NEW YORK – Precision therapy company Blueprint Medicines said on Wednesday that it had key updates for its RET-based oncology drug programs, including top-line data from the pralsetinib trial for patients with RET-mutant medullary thyroid cancer (MTC).
The top-line data from the Phase I/II ARROW trial will support a new drug application for pralsetinib that the company plans to file with the US Food and Drug Administration in the second quarter of 2020.
Study results showed that the overall response rate to pralsetinib in 53 MTC patients who were previously treated with cabozantinib or vandetanib was 60 percent. The median duration of response was not reached at the time of data collection, and the 18-month duration of response rate was 90 percent.
The drug also had activity in treatment-naïve patients. In 19 RET-mutant MTC patients who had not received prior treatments, the overall response rate was 74 percent, with all patients experiencing tumor shrinkage. Twelve of the 14 patients who responded to treatment remained responsive to the drug for up to 15 months at the data cutoff date. Median duration of response was not reached in this group at the time.
In nine patients who had RET fusion-positive thyroid cancer, the overall response rate was 89 percent, with all patients experiencing tumor shrinkage. Seven out of eight patients who responded to the drug remained responsive for up to 20 months as of the data cutoff date. The median duration of response was not reached in this group at the time.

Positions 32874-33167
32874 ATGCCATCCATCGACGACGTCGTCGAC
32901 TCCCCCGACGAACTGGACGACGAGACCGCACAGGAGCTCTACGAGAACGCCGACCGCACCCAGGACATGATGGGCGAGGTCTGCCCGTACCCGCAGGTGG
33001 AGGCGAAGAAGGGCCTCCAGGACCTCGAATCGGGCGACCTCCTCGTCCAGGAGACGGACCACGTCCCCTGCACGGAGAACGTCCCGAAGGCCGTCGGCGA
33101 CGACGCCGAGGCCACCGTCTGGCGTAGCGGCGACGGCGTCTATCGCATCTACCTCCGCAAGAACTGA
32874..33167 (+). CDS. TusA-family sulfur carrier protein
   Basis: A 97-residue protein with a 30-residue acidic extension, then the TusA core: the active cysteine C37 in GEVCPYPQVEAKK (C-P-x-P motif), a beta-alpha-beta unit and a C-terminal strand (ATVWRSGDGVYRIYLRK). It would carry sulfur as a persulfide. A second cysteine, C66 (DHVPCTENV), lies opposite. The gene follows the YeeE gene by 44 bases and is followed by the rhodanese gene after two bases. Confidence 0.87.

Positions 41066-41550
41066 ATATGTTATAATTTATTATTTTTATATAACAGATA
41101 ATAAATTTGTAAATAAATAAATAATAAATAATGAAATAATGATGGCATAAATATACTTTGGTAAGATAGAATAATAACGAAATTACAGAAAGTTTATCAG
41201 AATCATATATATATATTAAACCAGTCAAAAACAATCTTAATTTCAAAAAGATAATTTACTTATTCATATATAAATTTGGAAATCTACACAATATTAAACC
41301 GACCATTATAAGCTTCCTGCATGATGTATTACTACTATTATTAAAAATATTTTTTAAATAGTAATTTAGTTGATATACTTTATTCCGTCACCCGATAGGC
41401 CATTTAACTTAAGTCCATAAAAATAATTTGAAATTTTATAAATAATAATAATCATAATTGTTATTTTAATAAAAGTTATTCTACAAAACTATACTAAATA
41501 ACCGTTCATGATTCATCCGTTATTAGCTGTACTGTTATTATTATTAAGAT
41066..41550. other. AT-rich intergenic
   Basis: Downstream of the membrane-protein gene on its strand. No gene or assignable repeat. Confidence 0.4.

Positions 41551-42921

Blueprint Medicines recently submitted a new drug application for pralsetinib in RET fusion-positive NSCLC based on promising top-line results announced earlier this year.
Pralsetinib is an oral drug that selectively targets oncogenic RET alterations. Blueprint Medicines is developing pralsetinib for the treatment of patients with RET-altered NSCLC, MTC, and other solid tumors.
RET fusions occur in approximately 1 to 2 percent of patients with non-small cell lung cancer, 10 to 20 percent of patients with papillary thyroid cancer, and 90 percent of patients with advanced MTC. RET fusions have been observed in patients with treatment-resistant EGFR-mutant NSCLC. Currently, there are no approved therapies that selectively target RET-driven cancers.